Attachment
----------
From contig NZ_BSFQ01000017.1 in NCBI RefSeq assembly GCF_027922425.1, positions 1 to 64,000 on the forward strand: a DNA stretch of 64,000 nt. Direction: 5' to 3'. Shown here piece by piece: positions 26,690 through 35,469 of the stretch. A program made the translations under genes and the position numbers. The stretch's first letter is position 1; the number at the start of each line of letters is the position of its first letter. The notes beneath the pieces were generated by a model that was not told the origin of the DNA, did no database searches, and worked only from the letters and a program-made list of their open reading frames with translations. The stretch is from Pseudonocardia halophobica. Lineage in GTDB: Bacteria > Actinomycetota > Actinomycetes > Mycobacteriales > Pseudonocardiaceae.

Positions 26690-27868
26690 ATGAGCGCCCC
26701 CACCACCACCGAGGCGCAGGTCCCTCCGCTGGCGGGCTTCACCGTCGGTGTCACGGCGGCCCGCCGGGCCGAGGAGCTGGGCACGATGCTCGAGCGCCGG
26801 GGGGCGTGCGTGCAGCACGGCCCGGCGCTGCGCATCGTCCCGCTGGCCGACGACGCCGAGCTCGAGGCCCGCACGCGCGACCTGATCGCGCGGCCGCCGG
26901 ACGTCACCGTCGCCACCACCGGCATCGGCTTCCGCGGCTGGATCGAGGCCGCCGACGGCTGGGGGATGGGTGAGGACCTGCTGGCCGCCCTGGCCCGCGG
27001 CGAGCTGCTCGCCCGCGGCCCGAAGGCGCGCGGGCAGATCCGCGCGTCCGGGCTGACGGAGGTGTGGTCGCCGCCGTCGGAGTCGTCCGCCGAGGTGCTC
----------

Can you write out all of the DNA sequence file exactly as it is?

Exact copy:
From contig NZ_BSFQ01000017.1 in NCBI RefSeq assembly GCF_027922425.1, positions 1 to 64,000 on the forward strand: a DNA stretch of 64,000 nt. Direction: 5' to 3'. Shown here piece by piece: positions 26,690 through 35,469 of the stretch. A program made the translations under genes and the position numbers. The stretch's first letter is position 1; the number at the start of each line of letters is the position of its first letter. The notes beneath the pieces were generated by a model that was not told the origin of the DNA, did no database searches, and worked only from the letters and a program-made list of their open reading frames with translations. The stretch is from Pseudonocardia halophobica. Lineage in GTDB: Bacteria > Actinomycetota > Actinomycetes > Mycobacteriales > Pseudonocardiaceae.

Positions 26690-27868
26690 ATGAGCGCCCC
26701 CACCACCACCGAGGCGCAGGTCCCTCCGCTGGCGGGCTTCACCGTCGGTGTCACGGCGGCCCGCCGGGCCGAGGAGCTGGGCACGATGCTCGAGCGCCGG
26801 GGGGCGTGCGTGCAGCACGGCCCGGCGCTGCGCATCGTCCCGCTGGCCGACGACGCCGAGCTCGAGGCCCGCACGCGCGACCTGATCGCGCGGCCGCCGG
26901 ACGTCACCGTCGCCACCACCGGCATCGGCTTCCGCGGCTGGATCGAGGCCGCCGACGGCTGGGGGATGGGTGAGGACCTGCTGGCCGCCCTGGCCCGCGG
27001 CGAGCTGCTCGCCCGCGGCCCGAAGGCGCGCGGGCAGATCCGCGCGTCCGGGCTGACGGAGGTGTGGTCGCCGCCGTCGGAGTCGTCCGCCGAGGTGCTC